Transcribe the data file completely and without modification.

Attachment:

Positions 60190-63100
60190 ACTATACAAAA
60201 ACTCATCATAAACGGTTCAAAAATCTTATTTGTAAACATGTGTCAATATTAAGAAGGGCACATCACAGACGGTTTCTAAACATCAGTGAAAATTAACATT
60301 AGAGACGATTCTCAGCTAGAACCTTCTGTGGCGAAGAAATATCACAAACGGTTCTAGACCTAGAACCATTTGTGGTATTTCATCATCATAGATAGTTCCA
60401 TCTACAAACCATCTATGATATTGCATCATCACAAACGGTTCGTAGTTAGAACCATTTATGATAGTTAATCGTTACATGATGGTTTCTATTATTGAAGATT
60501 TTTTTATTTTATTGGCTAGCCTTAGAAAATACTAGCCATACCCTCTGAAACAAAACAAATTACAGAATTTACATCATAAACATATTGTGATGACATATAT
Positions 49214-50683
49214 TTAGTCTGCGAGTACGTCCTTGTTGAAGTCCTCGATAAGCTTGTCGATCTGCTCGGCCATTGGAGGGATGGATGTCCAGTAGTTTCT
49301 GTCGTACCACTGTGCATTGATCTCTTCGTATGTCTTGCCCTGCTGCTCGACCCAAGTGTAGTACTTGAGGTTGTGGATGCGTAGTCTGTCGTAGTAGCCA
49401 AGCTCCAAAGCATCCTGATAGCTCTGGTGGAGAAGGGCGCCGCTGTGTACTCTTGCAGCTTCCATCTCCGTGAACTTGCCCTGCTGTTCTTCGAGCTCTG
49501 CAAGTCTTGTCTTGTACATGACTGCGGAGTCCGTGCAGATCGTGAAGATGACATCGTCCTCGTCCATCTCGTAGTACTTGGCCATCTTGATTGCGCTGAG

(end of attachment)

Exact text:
Positions 60190-63100
60190 ACTATACAAAA
60201 ACTCATCATAAACGGTTCAAAAATCTTATTTGTAAACATGTGTCAATATTAAGAAGGGCACATCACAGACGGTTTCTAAACATCAGTGAAAATTAACATT
60301 AGAGACGATTCTCAGCTAGAACCTTCTGTGGCGAAGAAATATCACAAACGGTTCTAGACCTAGAACCATTTGTGGTATTTCATCATCATAGATAGTTCCA
60401 TCTACAAACCATCTATGATATTGCATCATCACAAACGGTTCGTAGTTAGAACCATTTATGATAGTTAATCGTTACATGATGGTTTCTATTATTGAAGATT
60501 TTTTTATTTTATTGGCTAGCCTTAGAAAATACTAGCCATACCCTCTGAAACAAAACAAATTACAGAATTTACATCATAAACATATTGTGATGACATATAT
Positions 49214-50683
49214 TTAGTCTGCGAGTACGTCCTTGTTGAAGTCCTCGATAAGCTTGTCGATCTGCTCGGCCATTGGAGGGATGGATGTCCAGTAGTTTCT
49301 GTCGTACCACTGTGCATTGATCTCTTCGTATGTCTTGCCCTGCTGCTCGACCCAAGTGTAGTACTTGAGGTTGTGGATGCGTAGTCTGTCGTAGTAGCCA
49401 AGCTCCAAAGCATCCTGATAGCTCTGGTGGAGAAGGGCGCCGCTGTGTACTCTTGCAGCTTCCATCTCCGTGAACTTGCCCTGCTGTTCTTCGAGCTCTG
49501 CAAGTCTTGTCTTGTACATGACTGCGGAGTCCGTGCAGATCGTGAAGATGACATCGTCCTCGTCCATCTCGTAGTACTTGGCCATCTTGATTGCGCTGAG